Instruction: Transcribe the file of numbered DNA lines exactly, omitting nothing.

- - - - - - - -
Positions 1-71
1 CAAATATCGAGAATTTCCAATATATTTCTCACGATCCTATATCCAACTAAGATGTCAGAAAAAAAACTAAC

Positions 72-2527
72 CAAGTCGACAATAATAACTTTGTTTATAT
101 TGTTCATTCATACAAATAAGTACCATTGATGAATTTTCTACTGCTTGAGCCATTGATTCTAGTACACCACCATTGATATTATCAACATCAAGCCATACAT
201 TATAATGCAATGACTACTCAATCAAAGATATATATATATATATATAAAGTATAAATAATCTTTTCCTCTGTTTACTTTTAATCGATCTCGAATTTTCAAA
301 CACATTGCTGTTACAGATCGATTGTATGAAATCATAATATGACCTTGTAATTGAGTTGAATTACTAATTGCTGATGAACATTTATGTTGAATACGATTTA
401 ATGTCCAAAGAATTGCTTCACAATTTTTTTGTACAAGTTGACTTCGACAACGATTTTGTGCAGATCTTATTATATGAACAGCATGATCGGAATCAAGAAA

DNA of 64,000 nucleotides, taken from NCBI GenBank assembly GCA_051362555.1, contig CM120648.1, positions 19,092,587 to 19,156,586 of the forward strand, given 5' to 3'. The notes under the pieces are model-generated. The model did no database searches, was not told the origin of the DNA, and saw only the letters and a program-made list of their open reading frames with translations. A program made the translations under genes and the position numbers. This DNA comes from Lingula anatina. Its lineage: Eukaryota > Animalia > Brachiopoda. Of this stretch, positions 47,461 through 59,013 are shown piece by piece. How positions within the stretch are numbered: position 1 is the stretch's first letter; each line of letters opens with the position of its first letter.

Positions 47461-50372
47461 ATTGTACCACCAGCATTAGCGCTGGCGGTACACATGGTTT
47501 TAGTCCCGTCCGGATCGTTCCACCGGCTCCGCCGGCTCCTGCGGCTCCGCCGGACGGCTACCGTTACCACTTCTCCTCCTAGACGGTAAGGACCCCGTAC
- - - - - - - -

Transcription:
Positions 1-71
1 CAAATATCGAGAATTTCCAATATATTTCTCACGATCCTATATCCAACTAAGATGTCAGAAAAAAAACTAAC

Positions 72-2527
72 CAAGTCGACAATAATAACTTTGTTTATAT
101 TGTTCATTCATACAAATAAGTACCATTGATGAATTTTCTACTGCTTGAGCCATTGATTCTAGTACACCACCATTGATATTATCAACATCAAGCCATACAT
201 TATAATGCAATGACTACTCAATCAAAGATATATATATATATATATAAAGTATAAATAATCTTTTCCTCTGTTTACTTTTAATCGATCTCGAATTTTCAAA
301 CACATTGCTGTTACAGATCGATTGTATGAAATCATAATATGACCTTGTAATTGAGTTGAATTACTAATTGCTGATGAACATTTATGTTGAATACGATTTA
401 ATGTCCAAAGAATTGCTTCACAATTTTTTTGTACAAGTTGACTTCGACAACGATTTTGTGCAGATCTTATTATATGAACAGCATGATCGGAATCAAGAAA

DNA of 64,000 nucleotides, taken from NCBI GenBank assembly GCA_051362555.1, contig CM120648.1, positions 19,092,587 to 19,156,586 of the forward strand, given 5' to 3'. The notes under the pieces are model-generated. The model did no database searches, was not told the origin of the DNA, and saw only the letters and a program-made list of their open reading frames with translations. A program made the translations under genes and the position numbers. This DNA comes from Lingula anatina. Its lineage: Eukaryota > Animalia > Brachiopoda. Of this stretch, positions 47,461 through 59,013 are shown piece by piece. How positions within the stretch are numbered: position 1 is the stretch's first letter; each line of letters opens with the position of its first letter.

Positions 47461-50372
47461 ATTGTACCACCAGCATTAGCGCTGGCGGTACACATGGTTT
47501 TAGTCCCGTCCGGATCGTTCCACCGGCTCCGCCGGCTCCTGCGGCTCCGCCGGACGGCTACCGTTACCACTTCTCCTCCTAGACGGTAAGGACCCCGTAC